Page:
In 1994, The Andy Warhol Museum opened on the North Shore of Pittsburgh, where the artist was born and raised. Today, the museum—which belongs to the Carnegie family of museums—is equipped with an event staff who can help create a quick and intimate elopement, whether you live locally or are traveling in from out of town (it is the largest museum in North America dedicated to a single artist, holding 900 of Warhol’s paintings and 4,000 of his photographs). Plan to go when there’s not a baseball game at nearby PNC Park to avoid traffic and road closures. (Or, if you like baseball, do both—the park’s been voted the most beautiful stadium in the country.) Following your ceremony, take a short ride over the Andy Warhol Bridge to Downtown for photos under the “Two Andys” mural above Wiener World, which depicts Warhol and Andrew Carnegie receiving beauty treatments in a salon. Then head to the nearby Bloomfield neighborhood for celebratory cocktails at Brillobox, named, of course, after Warhol’s famed Brillo pad box.
Pittsburgh has 446 bridges, more than anywhere else in the world. Yes, even Venice, and if were born in Pittsburgh, this braggy piece of trivia was implanted in the womb. If you’re planning to visit, you’ll likely come across this tidbit during planning, as it’s one of those facts that also brings an enormous bucket of pride to those who know and love Pittsburgh. So, why not elope on a bridge? As long as it’s just the two of you, an officiant, and a stealthy photographer, you’ll be fine (and if any authority figure has an issue, just say you’re taking engagement photos). The Smithfield Street Bridge, which straddles the Monongahela River and links the South Side to Downtown, is undoubtedly the most romantic bridge in the city, its navy blue arches studded with lights. Time your vows outside the 5 PM rush hour in order to avoid commuter foot traffic and loud buses swishing by. Further down the Mon is the Hot Metal Bridge, which was once used to transport molten iron—literally, hot metal—and today connects the South Side with Oakland. It has a wide walkway with small pads jutting off so you don’t have to dart out of joggers’ way. Plus, it offers a gorgeous view of the Downtown skyline at sunset.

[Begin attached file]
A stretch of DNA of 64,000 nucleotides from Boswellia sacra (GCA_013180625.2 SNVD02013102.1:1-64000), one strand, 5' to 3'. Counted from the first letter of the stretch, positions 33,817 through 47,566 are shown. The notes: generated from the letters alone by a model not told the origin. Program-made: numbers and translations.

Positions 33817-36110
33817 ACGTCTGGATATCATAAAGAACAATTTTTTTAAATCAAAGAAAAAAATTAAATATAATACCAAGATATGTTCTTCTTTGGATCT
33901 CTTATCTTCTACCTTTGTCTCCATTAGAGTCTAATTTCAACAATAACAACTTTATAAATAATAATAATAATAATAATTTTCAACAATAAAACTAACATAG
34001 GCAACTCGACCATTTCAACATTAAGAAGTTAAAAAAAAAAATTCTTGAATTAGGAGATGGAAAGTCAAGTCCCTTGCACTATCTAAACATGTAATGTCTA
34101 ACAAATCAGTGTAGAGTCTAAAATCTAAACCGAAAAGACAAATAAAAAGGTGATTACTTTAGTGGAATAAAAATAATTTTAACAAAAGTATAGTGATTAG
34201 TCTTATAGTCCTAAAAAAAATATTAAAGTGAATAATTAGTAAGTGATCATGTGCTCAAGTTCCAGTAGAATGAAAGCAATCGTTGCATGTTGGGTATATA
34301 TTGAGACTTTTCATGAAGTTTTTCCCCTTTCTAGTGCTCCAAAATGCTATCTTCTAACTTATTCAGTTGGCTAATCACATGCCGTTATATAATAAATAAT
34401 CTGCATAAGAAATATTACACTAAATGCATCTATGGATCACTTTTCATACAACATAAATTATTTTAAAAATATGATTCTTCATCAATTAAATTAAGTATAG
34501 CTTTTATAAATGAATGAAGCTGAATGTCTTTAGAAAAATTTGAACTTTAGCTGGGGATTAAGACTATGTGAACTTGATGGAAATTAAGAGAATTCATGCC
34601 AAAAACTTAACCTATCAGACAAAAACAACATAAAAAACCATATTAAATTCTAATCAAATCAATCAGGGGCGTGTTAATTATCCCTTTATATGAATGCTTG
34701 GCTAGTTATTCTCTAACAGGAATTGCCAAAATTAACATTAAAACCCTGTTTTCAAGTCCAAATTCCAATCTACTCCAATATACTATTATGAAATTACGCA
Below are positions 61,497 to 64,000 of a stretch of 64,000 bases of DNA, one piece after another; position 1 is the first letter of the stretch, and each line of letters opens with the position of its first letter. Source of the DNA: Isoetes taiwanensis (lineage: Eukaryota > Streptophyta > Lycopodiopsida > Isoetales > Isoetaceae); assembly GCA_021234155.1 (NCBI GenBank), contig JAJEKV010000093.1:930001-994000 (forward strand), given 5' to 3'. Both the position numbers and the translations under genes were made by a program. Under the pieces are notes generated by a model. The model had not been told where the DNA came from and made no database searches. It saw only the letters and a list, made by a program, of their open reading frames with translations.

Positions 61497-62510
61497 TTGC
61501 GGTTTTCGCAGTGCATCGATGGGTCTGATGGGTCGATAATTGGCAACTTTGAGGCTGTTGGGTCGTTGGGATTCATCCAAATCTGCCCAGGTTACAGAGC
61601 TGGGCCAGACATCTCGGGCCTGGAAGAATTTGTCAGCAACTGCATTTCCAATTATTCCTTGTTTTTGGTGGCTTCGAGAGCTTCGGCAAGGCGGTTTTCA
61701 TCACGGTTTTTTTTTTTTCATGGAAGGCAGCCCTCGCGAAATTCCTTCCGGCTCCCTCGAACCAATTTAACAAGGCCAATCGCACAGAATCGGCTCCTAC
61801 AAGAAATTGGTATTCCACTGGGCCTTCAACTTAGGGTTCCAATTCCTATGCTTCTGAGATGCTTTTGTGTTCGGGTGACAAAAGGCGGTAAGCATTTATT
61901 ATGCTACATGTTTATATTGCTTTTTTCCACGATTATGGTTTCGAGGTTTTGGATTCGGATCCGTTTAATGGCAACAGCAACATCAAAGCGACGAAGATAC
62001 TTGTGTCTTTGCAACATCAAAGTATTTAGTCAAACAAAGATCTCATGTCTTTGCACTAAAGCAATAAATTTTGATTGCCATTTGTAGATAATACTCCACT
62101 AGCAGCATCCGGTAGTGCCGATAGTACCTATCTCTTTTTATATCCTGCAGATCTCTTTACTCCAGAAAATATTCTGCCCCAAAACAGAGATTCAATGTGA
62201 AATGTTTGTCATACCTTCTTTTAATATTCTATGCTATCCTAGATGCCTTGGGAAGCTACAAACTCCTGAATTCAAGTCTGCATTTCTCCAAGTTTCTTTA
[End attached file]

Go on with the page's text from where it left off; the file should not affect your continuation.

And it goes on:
Fans of Andy Warhol should opt for the Seventh Street Bridge, one of the city’s three “Sister Bridges” (along with the Roberto Clemente and Rachel Carson Bridges), which was renamed the Andy Warhol Bridge in 2005. It straddles the Allegheny River and connects Downtown to the North Shore, right near the Andy Warhol Museum. And, fun fact: legend has it that Warhol used to traipse across the bridge with his family and rest on the steps of the building that later became his museum.
The Gateway Clipper is one of those cheesy touristy things that is also just a really good time. The name actually encompasses a fleet of three cruises, the Duchess, the Empress, and the Queen (because ~elegance~), and while wedding packages are available for all three, you can skip the 100-guest minimum and its price tag and just buy tickets for yourselves and your officiant. The Clipper docks at Station Square, a waterfront spot on the Monongahela River across from Downtown that’s lined with more than a dozen fun restaurant chains including Hard Rock Cafe, Joe’s Crab Shack, and The Melting Pot. There’s also a few local joints, including elevated fast-casual spot Terrene From the Earth, serving up salads, sandwiches, and bowls, as well as the grandiose, fairly upscale Grand Concourse, a seafood-heavy restaurant located inside what was once a terminal for the Pittsburgh & Lake Erie Railroad. Be sure to check the Clipper’s ever-changing calendar of events to pick which sightseeing tour you prefer and which add-ons sound enticing (the Moonlight Dance sounds pretty apropo.)